The Dolce & Gabbana Alta Moda show was a special spectacle in every way
Although Venice was founded 1,600 years ago, it is safe to say that the city has never seen a spectacle like the one that took place here earlier this week. Domenico Dolce and Stefano Gabbana presented their latest Alta- Moda collection in a place that has never been before a fashion show: St. Mark’s Square.
The 400 or so super-rich customers in the audience who had already taken part in a Dolce & Gabbana couture show knew that they could expect something extraordinary, and the designers delivered it too. After settling in this so famous place that seemed so unreal to us, we were treated to a 20-minute performance that was a mixture of Carnival and Fellini stories. Jennifer Hudson appeared in a gold dress and sang “Nessun Dorma” from the opera “Turandot”, while the drones and seagulls circled above us. So you had time to let the Venetian-Gothic backdrop work on you and to process the luck of being here.
Still indulging in these thoughts, the next thing I saw was the collection, which of course was delivered by gondola. The antique boats were accompanied by an unusually cool breeze that pulled over the lagoon off the coast towards us. The gondolas unloaded a procession of models at the Servizio pier next to the Doge’s Palace. As always with these Alta Moda collections, the pieces were deeply immersed in the local handicrafts and creative culture of the host city, both to celebrate the richness of Italian craftsmanship and to offer customers a site-specific and unique souvenir.
Georgette and tulle dresses were embroidered to eerily recreate the kaleidoscopic patterns of Murano glass or the snake patterns on the floor of St. Mark’s Basilica. There were incredible cloaks made of knotted rope and items of clothing that mimicked the city’s famous winged lion protector, gondola posts, and carnival masks. Huge garments made of satin (these embody the silky reflections of the canals that run through this city everywhere) and turbulent splashes of georgette were made into a fantastic masked ball fabric.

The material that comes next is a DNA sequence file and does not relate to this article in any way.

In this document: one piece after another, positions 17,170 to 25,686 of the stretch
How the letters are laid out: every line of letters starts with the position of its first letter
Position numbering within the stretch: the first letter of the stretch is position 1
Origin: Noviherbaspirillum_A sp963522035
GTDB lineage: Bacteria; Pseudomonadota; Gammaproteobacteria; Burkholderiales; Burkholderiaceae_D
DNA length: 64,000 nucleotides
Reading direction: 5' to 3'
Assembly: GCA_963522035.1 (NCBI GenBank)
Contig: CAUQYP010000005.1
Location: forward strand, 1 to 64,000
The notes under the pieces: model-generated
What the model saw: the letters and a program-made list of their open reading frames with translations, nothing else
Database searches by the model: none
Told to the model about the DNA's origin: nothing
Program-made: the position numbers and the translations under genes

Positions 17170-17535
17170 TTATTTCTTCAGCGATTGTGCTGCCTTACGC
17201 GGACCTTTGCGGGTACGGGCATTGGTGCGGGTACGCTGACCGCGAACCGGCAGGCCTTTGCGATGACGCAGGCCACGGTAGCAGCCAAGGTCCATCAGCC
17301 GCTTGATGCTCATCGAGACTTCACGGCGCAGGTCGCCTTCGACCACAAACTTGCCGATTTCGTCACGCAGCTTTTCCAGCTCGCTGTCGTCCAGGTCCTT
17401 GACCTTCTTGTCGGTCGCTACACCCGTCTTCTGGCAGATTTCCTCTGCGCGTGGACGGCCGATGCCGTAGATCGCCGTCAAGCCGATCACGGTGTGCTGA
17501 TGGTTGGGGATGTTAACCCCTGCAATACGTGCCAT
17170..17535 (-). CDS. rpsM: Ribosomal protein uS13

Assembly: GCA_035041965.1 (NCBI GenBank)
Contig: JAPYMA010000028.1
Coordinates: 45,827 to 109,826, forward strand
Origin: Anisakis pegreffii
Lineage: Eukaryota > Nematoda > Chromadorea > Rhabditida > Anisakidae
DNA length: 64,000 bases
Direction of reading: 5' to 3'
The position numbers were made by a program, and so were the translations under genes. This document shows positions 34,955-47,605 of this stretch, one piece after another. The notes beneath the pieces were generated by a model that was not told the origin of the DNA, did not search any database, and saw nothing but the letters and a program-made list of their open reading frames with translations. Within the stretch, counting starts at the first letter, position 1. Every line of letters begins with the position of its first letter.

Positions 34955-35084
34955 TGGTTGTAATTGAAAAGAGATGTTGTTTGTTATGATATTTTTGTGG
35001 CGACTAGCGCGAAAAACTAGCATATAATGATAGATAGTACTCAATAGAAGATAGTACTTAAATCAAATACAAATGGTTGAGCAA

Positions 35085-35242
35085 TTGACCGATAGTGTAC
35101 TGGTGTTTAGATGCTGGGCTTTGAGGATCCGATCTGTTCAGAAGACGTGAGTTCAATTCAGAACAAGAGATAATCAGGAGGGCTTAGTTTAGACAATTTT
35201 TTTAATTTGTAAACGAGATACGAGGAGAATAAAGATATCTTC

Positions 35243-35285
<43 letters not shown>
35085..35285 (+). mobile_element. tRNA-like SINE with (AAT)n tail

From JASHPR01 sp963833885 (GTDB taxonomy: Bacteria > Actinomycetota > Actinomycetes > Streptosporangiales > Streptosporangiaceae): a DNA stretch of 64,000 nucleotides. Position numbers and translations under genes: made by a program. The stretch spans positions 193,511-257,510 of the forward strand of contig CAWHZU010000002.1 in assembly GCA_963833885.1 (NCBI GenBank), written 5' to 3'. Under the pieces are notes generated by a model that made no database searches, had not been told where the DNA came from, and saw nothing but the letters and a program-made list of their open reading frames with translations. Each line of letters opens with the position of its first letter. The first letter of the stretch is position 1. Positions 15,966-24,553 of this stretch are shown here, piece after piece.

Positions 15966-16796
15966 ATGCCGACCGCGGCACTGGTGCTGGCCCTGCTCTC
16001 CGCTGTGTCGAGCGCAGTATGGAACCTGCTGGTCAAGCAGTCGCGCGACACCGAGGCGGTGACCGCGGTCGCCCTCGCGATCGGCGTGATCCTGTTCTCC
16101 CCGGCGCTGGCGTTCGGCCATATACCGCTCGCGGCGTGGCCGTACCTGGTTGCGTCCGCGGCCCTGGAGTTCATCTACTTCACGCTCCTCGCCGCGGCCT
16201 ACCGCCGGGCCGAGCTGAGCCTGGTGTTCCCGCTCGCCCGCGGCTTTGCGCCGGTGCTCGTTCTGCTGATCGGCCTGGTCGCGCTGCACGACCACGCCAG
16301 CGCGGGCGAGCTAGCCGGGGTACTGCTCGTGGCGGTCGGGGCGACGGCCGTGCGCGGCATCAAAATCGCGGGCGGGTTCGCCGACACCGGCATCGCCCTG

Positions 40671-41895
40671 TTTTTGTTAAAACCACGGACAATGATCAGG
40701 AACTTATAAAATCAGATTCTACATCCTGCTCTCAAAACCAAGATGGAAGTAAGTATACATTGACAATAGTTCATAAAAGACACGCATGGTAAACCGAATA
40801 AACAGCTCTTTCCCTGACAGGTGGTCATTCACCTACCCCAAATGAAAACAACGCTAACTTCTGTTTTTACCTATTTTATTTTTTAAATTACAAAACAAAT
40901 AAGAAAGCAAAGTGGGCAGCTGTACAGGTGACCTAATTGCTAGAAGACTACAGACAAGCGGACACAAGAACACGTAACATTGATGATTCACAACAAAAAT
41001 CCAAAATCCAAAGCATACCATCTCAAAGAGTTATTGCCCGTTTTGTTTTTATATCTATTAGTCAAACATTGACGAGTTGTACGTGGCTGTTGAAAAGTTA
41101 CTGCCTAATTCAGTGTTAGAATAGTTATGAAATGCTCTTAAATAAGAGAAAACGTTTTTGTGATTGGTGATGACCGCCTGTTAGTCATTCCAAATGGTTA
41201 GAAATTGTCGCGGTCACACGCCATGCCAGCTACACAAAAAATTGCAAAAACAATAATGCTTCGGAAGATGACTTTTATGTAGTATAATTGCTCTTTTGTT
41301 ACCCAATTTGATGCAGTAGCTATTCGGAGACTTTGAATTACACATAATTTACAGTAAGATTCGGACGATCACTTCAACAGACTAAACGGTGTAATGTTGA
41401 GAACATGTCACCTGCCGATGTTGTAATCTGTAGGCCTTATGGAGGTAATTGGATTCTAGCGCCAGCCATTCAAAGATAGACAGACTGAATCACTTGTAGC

Dolce & Gabbana in Venice
Prior to this show, Gabbana and Dolce had said they wanted to showcase a younger side of Alta Moda, “because everyone thinks couture is for the elderly, but it doesn’t have to be that way”. This was reflected in the punk styling and cast, which included a sextet of celebrity offspring consisting of Chance, Jessie James and D’Lila Star (daughters of Sean Combs), Deva (daughter of Monica Bellucci), Emmeline (daughter by Christian Bale) and Leni (daughter of Heidi Klum).
As the show progressed, the extraordinary thing about this Alta Moda presentation became even more apparent, as it was as if Venice had been encouraged to put on its own show. At around 7:32 p.m., as Leni Klum was walking down the catwalk, suddenly a threatening cloud cover – almost as densely patterned as a Murano collage dress – seemed to slide over the skyline and plunge us into an apricot-colored sunset. Minutes later, clumsy and apparently reluctant raindrops began to splash onto the marble slabs, creating the perfect conditions for a rainbow that spread from the roof of the Doge’s Palace to the Lido. It was followed by lightning, a jagged fork, and two huge claps of thunder before the rain really set in. As if by a miracle, the whole thing was accompanied by Vivaldi’s “Four Seasons”, and luckily the rain didn’t set in until the designers ran down the catwalk to a standing ovation.
Afterwards, Domenico Dolce said, “You know I’m Catholic, so I asked the Virgin, ‘Please wait a little longer!'” These were dresses – and a show – that restored both belief and fashion Revived joy of meeting her.
This article appeared in the original on Vogue.com.